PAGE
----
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Gender differences in selected dietary intakes and eating behaviors in rural communities in Wyoming, Montana, and Idaho

Liebman, Michael, Propst, Kori, Moore, Sylvia A., Pelican, Suzanne, Holmes, Betty, Wardlaw, Mary K., Melcher, Linda M., Harker, Julie C., Dennee, Phyllis M., Dunnagan, Tim
Nutrition research 2003 v.23 no.8 pp. 991-1002
adults, breads, calcium, dietary fiber, dinner, eating habits, females, food intake, fruits, gender differences, grains, healthy diet, ingestion, men, milk, overweight, phytopharmaceuticals, potatoes, rural communities, soft drinks, whole grain foods, women, Idaho, Montana, Wyoming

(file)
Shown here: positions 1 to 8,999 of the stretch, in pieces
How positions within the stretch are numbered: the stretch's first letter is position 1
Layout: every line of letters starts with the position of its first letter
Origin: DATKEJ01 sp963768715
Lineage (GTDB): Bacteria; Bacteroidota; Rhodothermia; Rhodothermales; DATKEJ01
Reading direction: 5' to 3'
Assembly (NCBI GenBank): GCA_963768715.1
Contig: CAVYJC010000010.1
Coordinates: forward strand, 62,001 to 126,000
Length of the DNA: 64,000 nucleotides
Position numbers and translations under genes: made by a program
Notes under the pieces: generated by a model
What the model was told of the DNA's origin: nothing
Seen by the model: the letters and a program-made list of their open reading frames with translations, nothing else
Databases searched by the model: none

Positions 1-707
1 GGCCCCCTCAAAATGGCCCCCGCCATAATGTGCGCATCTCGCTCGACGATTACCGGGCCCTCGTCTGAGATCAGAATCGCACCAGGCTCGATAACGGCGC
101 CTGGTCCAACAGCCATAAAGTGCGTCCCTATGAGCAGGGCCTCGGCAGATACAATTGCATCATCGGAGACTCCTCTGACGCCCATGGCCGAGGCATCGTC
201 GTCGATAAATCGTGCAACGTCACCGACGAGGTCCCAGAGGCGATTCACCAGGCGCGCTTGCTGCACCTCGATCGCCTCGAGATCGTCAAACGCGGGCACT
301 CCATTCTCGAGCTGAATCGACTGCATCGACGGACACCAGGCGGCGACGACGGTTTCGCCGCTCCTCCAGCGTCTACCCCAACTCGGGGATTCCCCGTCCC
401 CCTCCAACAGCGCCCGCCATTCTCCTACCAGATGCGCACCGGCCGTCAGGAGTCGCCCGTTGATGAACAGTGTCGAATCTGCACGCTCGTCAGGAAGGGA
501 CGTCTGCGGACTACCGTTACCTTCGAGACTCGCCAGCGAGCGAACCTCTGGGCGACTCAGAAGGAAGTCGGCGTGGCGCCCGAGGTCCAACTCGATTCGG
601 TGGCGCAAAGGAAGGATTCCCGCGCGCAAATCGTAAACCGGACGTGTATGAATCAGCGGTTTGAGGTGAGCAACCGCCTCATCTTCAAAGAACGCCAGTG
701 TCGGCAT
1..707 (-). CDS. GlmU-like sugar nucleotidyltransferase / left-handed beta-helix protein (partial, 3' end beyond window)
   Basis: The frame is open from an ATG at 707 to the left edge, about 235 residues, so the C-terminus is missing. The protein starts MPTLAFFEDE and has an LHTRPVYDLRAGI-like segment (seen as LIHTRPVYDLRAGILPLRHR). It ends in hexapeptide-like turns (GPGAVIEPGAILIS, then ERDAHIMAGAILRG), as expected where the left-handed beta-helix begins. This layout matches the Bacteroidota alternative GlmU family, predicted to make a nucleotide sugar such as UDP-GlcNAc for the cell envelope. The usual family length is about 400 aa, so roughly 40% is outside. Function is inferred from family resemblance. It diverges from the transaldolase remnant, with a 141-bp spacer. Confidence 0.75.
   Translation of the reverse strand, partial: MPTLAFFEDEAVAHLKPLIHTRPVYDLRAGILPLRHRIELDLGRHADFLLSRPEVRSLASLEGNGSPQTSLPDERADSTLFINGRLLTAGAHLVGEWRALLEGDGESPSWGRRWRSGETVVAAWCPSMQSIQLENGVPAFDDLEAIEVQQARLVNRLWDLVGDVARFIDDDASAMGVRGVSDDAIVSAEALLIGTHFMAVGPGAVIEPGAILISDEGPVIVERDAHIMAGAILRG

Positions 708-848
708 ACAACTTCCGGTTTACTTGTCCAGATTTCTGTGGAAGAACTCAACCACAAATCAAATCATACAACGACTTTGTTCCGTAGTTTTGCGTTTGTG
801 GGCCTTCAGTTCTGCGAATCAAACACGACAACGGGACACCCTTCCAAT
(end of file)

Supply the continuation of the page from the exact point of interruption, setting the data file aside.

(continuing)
A series of food frequency and eating behavior-related questions were used to assess specific characteristics of a healthy eating pattern among 1,817 adults recruited from six rural communities in Wyoming, Montana, and Idaho. A high percentage of respondents reported low consumption frequencies for fruits and vegetables, whole-grain breads and cereals, and milk. Compared to men, women reported higher intakes of fruits and vegetables except for potatoes, higher intakes of high-fiber cereals, and lower intakes of milk and sweetened beverages such as soft drinks. Overall, these data suggested that the diets of female respondents were more nutrient-dense, with the exception of milk-derived calcium, and likely to be higher in dietary fiber, phytochemicals, and various micronutrients. Women also were less likely to order super-sized portions when given the opportunity and indicated that foods eaten at dinner were prepared at home more of the time. The overall gender differences in dietary intakes and eating behaviors were consistent with the previously reported higher prevalence of overweight in men than in women within this study population.